Is the Internet Taking Away America’s Religion?
Apparently the Internet is taking away America’s religion.
According to data-analyzer Allen Downey, an Olin College of Engineering computer scientist, a drop in the religiously afflilated correlates to a rise in Internet use. He also cites the “drop in religious upbringing” and “the increase in college-level education” as other factors in the rise of religious-preference-lackers.
But what about the explosion in Internet religious writing/discussion/obsession? This exclusive KtB report shows that while affiliation is down, the Internet is rife with religion journalism, essays, satire and Twitter feeds. Indeed, the Internet has spawned a worldwide renaissance in religious obsessives who may or may not “identify” as one thing or the other.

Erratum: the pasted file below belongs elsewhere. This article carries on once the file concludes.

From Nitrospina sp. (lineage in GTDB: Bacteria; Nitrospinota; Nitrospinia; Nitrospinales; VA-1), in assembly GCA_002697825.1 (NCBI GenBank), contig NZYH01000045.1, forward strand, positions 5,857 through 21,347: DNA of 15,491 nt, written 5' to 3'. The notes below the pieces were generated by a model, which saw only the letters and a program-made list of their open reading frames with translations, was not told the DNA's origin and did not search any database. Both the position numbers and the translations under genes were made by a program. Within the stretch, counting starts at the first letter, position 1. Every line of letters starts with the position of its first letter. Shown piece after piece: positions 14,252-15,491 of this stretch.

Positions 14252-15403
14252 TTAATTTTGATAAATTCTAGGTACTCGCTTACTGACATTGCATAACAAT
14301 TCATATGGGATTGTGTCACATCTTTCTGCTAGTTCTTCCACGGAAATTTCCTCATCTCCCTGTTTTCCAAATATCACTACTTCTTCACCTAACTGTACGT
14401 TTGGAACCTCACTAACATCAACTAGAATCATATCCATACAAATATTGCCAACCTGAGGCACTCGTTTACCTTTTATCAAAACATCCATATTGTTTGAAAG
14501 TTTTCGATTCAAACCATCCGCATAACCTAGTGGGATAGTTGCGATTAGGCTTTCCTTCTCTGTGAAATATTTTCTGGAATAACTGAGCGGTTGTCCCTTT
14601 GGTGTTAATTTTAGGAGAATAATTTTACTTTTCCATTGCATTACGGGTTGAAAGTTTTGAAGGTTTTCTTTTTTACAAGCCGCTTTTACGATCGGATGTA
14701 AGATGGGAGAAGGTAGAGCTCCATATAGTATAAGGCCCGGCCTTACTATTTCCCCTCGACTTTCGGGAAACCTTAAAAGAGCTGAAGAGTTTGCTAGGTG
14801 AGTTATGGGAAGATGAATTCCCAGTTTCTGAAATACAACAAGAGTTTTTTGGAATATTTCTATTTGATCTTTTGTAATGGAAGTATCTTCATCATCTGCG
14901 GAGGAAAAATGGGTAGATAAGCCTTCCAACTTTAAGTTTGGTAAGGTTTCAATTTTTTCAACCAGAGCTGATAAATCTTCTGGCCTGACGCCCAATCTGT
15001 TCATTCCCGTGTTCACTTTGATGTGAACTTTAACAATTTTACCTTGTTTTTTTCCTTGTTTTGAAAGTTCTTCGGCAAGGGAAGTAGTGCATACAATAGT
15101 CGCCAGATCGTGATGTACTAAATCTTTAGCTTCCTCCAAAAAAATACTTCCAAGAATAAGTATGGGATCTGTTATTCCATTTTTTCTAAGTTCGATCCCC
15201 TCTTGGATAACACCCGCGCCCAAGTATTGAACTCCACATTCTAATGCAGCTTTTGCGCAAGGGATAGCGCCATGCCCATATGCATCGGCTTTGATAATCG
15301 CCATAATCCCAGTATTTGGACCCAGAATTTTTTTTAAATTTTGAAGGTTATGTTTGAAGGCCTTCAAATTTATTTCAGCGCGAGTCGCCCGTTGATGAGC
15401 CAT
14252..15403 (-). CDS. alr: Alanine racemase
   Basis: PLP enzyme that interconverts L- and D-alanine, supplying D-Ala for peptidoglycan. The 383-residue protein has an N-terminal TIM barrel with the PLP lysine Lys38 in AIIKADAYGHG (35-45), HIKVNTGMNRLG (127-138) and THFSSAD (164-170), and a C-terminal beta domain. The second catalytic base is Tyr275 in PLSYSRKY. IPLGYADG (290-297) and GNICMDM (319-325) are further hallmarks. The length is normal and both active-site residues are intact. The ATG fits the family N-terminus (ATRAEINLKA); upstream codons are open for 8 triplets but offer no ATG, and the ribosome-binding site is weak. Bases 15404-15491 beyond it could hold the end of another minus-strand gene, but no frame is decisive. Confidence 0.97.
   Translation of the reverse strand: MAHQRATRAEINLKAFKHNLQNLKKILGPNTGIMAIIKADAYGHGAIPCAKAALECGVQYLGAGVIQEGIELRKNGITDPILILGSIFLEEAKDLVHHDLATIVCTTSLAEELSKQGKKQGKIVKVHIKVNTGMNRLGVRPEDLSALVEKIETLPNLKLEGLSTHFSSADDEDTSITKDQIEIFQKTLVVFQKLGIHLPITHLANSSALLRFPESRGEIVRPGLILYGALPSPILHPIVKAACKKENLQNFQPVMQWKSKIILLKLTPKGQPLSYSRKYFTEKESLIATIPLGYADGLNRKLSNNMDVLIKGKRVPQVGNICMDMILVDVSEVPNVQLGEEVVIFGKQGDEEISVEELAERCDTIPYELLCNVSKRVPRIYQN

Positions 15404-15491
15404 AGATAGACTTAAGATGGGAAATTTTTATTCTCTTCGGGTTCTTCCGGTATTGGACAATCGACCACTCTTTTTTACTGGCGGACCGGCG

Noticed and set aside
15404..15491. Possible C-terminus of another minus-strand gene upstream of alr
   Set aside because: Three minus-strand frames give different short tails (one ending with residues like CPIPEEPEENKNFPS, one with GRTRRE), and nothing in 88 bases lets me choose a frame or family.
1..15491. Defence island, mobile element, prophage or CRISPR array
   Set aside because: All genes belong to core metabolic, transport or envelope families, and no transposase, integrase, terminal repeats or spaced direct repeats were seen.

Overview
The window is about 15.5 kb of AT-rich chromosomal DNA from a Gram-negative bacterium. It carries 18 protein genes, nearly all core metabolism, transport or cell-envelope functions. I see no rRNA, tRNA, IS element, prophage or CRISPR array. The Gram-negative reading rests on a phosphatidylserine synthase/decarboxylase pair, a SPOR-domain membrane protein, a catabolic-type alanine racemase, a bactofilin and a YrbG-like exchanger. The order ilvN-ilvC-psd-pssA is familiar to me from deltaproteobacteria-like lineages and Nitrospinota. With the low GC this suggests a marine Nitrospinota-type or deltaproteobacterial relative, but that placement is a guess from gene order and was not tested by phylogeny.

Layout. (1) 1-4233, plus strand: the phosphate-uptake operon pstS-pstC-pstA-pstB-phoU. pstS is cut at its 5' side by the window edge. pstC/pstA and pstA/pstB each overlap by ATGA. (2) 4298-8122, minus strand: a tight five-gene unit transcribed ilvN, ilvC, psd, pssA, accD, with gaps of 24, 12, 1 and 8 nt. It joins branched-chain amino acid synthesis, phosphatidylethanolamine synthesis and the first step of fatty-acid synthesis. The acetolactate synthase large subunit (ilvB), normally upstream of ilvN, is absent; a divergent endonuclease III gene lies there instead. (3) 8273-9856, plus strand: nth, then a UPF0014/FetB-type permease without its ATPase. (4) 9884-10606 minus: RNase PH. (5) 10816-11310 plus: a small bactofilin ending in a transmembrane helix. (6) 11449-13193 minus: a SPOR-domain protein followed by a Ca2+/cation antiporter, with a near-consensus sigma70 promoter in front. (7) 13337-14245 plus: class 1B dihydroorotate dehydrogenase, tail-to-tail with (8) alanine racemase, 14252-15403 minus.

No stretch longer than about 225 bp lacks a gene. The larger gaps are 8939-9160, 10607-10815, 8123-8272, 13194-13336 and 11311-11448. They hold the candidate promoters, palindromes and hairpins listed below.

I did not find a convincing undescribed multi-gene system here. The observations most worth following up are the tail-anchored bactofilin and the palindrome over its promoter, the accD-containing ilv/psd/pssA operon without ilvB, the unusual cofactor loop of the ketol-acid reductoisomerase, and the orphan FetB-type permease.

For example, Brook Wilensky-Lanford, editor of the online religious magazine Killing the Buddha (full disclosure: this article is appearing in Killing the Buddha, and Brook is a friend of mine) recently stated on Twitter that “traumatic existential experience” may be a huge contributing factor in the creation of writers for said magazine, or “Buddha-killers.” How does this, for example, fit in the affiliated/nonaffiliated dichotomy?
We’re way beyond “denominations” here, Mr. Downey. Read the data.
Mary Valle lives in Baltimore and is the author of Cancer Doesn't Give a Shit About Your Stupid Attitude: Reflections on Cancer and Catholicism. She blogs on KtB as The Communicant. For more Mary, check out her blog or follow her on Twitter.